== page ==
Analysis: Breaking down the Notre Dame women's first 24 games

Anthony Anderson
Tribune Correspondent

SOUTH BEND — These last dozen have been even better than the first dozen, and those first dozen were good enough to qualify as the envy of almost anybody in the nation.

Further, this improvement by the Notre Dame women’s basketball team has happened in spite of the fact that these last dozen have come almost entirely without Lili Thompson and Mikayla Vaughn, the two out-for-the-season injured players who were regular contributors during much of that first dozen.

As the No. 5-ranked Irish (22-2, 10-1 Atlantic Coast Conference) head into Sunday’s 1 p.m. home matchup against Georgia Tech, after a welcomed week off, they do so with the knowledge that they continue to clearly trend upward in their quality of play.

“I think the heart, the passion, we have on this team, the competitiveness,” senior forward Kathryn Westbeld said Saturday at practice of how ND has been able to keep upticking even after losing two contributors from their regular rotation to injuries.

“We just never give up,” Westbeld said. “I think that’s huge. I think Coach (Muffet McGraw) has done a really good job all along of letting us know our season’s not over, that we still have seven players who are very capable of playing in a national championship. I think she’s kind of instilled that in us, and I think that’s really what’s been in the back of our head since our (teammates) went down.”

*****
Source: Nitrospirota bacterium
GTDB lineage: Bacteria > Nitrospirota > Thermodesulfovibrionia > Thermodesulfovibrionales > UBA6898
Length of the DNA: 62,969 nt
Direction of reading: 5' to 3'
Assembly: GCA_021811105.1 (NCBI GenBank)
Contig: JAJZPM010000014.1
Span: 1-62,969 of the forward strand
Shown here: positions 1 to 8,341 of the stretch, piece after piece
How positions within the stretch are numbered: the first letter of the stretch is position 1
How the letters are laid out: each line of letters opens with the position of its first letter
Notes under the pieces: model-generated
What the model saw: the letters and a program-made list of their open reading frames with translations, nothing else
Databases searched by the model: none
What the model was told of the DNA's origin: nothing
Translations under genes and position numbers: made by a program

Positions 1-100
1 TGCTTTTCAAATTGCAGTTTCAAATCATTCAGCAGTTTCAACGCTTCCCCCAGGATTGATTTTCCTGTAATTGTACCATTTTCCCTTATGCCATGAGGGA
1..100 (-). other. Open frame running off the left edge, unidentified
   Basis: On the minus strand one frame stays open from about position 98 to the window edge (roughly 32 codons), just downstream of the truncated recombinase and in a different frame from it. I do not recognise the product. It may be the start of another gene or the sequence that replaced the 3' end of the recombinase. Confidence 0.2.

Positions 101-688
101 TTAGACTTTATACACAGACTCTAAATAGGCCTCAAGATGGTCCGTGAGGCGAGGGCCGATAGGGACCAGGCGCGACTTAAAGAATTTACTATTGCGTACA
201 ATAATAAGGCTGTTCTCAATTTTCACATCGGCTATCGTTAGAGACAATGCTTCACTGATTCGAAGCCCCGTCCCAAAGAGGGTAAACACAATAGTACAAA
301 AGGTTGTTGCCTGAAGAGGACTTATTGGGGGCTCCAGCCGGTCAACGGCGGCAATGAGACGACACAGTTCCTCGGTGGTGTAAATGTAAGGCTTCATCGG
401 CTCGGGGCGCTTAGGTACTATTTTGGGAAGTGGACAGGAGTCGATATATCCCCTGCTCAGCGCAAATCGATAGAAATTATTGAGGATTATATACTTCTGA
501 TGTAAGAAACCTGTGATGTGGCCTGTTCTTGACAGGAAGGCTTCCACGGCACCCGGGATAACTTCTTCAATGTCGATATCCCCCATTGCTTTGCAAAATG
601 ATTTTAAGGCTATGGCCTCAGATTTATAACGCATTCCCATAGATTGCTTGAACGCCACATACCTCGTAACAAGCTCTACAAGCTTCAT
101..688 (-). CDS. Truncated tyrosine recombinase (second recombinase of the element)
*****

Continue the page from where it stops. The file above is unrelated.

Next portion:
Most recently — as in during their current seven-game winning streak — the Irish have run roughshod over the opposition, averaging 88.0 points while allowing 57.9. Some of their other numbers during that stretch have been similarly lopsided.

But even if one breaks the season into the aforementioned pair of dozens that have taken place so far and examines it that way, the level of improvement is still vivid.

First off, it should be noted that the caliber of the schedule’s been roughly the same over each dozen, with each yielding an 11-1 record.

In each dozen, ND played four teams that are currently ranked, and conveniently enough, the average ranking of each set of opponents comes out virtually the same (11.3 to 11.5). Overall, ND’s faced the nation’s toughest schedule to date, per the Sagarin Ratings.

So, here are some of the figures to consider in the dozen vs. dozen comparison (and bear in mind that the worst aberration, the 100-67 loss to Louisville, occurred during the second dozen, and the most stat-padding game, the 121-65 win over Mount St. Mary’s, occurred during the first dozen):

• The Irish are averaging 85.5 points and allowing 65.0 over their last dozen games. They were at 84.8 and 66.5 during the first dozen.

• The Irish have a glistening 54.7 effective field goal percentage over the last dozen games after already being among the country’s elite in the first dozen at 51.6. Effective field goal percentage (or eFG) is calculated from total points off 2-pointers and 3-pointers while ignoring whether a miss is a 2 or a 3. For the record, ND is also fourth in the nation among 349 Division I teams in 2-point percentage (49.6) and 80th in 3-point percentage (34.4).

• Irish opponents have actually climbed a bit as well on eFG over the last dozen games, 45.6 to 43.4 for the first dozen, but consider the next two items in truly evaluating total defensive effectiveness.

• The Irish are forcing 19.4 turnovers an outing over the last dozen games to 14.6 over the first dozen, cutting down the opponents’ chances and creating a few more transition opportunities of their own. Their own turnovers have stayed at 14.8 in each dozen.